The problem with combining economic activity and growth with environmental protection through technological development is that sticks and carrots are not the only or necessarily even very powerful forces affecting technological change. It is only a slight exaggeration to say that discourse is often dominated by a conviction that technological solutions to environmental problems require only proper incentives. If incentives are in place, any problem will be solved. In a certain sense this is true, as long as the definition of a “solution” is kept so broad as to fit ocean liners through, and no time limit for the solution is specified. Outside semantic hair-splitting contexts, it is clear that certain problems remain nevertheless unsolved, even though solutions would clearly have extremely significant practical and economic value. A trivial example is a way to locally alter gravity; less trivial but no less valuable examples are, among others, a cheap and scalable method for storing electricity, a cheap, clean source of energy, and a fast method for convincing the majority of world’s population to make great economic sacrifices in the name of environmental protection.

The aforementioned problems remain unsolved, and there are no guarantees that solutions even exist, even though sticks and carrots are decidedly plentiful. A moment’s reflection reveals why this is so: even if these solutions were technologically possible, we lack the “building blocks” required to construct them. All of our tools and techniques are built upon our existing toolkit and knowledge, much like building blocks of a pyramid. In practice, we cannot realize any solution, if we lack the blocks we need to build it. On the other hand, the history of technology from stone axes to Facebook tells that once the pieces are in place, a technology will be developed very rapidly, almost always by multiple independent inventors. Very few if any single causal factor has much effect on the speed of technological change; to pick an extreme example from the realm of pure ideas, one sympathetic biographer was forced to conclude that Einstein’s contribution was to advance physics by ten years, at most.

In short, what is invented is only rarely affected by constraints. In my own PhD research, I have studied one famous Finnish invention, the flash smelting of copper. Developed as a response to serious electricity shortage after the Second World War, this technology had a great effect on metallurgy, once it was broadly adopted starting in the 1960s. Prior literature has repeatedly claimed that the key causal factor behind this invention was the electricity shortage, which required Outokumpu to develop a completely novel method for copper smelting; however, less ink is spilled over the fact that the technology in question had been first described 80 years prior and even patented full half a century before Outokumpu’s experiments, and a body of existing patents and research literature actually caused great problems for Outokumpu when it tried to patent the invention in the United States. Even less discussed today is the fact that another company, Inco of Canada, operating practically without constraints of any kind, developed a notably better technology a full month before Outokumpu. The inevitable conclusion is that the undoubted later success  of Outokumpu’s invention has much more to do with factors other than constraint, and that the invention would have been invented — in a better form, although perhaps not by Outokumpu — even without the constraint. Based on this and other cases, I therefore side with mathematician Alfred North Whitehead in claiming that instead of necessity being the mother of invention, “necessity is the mother of futile dodges” is closer to truth.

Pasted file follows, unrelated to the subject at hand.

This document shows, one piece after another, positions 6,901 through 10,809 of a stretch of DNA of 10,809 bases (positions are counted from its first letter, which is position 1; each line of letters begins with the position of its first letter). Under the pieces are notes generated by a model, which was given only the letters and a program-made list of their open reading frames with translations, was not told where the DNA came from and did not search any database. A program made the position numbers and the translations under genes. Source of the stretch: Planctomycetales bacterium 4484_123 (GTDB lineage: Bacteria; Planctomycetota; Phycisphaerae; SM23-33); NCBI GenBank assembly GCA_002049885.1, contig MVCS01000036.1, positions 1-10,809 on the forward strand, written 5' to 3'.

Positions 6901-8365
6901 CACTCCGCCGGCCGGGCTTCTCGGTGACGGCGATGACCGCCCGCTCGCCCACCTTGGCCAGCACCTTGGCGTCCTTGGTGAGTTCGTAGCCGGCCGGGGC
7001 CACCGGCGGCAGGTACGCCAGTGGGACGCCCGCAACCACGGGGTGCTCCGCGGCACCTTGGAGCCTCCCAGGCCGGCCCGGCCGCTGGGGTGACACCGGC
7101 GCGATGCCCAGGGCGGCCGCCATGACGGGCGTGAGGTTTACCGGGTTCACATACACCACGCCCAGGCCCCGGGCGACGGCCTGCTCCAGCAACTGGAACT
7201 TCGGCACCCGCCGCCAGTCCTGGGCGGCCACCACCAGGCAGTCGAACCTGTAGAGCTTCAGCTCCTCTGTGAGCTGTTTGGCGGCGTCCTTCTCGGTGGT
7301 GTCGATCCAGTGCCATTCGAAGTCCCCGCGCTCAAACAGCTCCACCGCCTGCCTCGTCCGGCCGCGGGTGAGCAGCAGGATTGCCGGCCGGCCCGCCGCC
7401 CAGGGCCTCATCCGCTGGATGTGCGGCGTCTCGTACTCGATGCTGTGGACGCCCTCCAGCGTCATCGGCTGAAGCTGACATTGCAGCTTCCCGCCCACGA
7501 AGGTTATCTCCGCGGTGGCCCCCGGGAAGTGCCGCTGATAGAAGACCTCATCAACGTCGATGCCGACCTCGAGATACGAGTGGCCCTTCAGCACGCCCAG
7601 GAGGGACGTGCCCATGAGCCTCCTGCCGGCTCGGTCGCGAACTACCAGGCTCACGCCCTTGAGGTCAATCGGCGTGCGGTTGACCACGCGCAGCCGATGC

If the constraint caused by extreme post-war scarcity did not, in this and other cases I’ve so far researched, have noticeable effect on the content of technological change, what hope remains for those constraints we can effect through regulation? The answer, in my opinion, is “very little.” Recent research has strengthened the belief that regulatory constraints in democratic societies (at least) are born out of a sort of a negotiation process. Desire for brevity forces me to cut various corners, but the gist of the matter is that because material standard of living and improvements thereof remain extremely important to many voters, and more so during times of economic difficulty, regulators must of necessity consider the impact regulatory decisions may have on the economy. If a decision would have significant negative impact on the economy, the decision will be altered. This dynamic, dubbed “Iron Law of Climate Change” by Roger Pielke Jr., is visible in nearly every regulatory process that aims to ease environmental problems; if it’s not visible, there is a reason to believe that the problem is not overly large or difficult.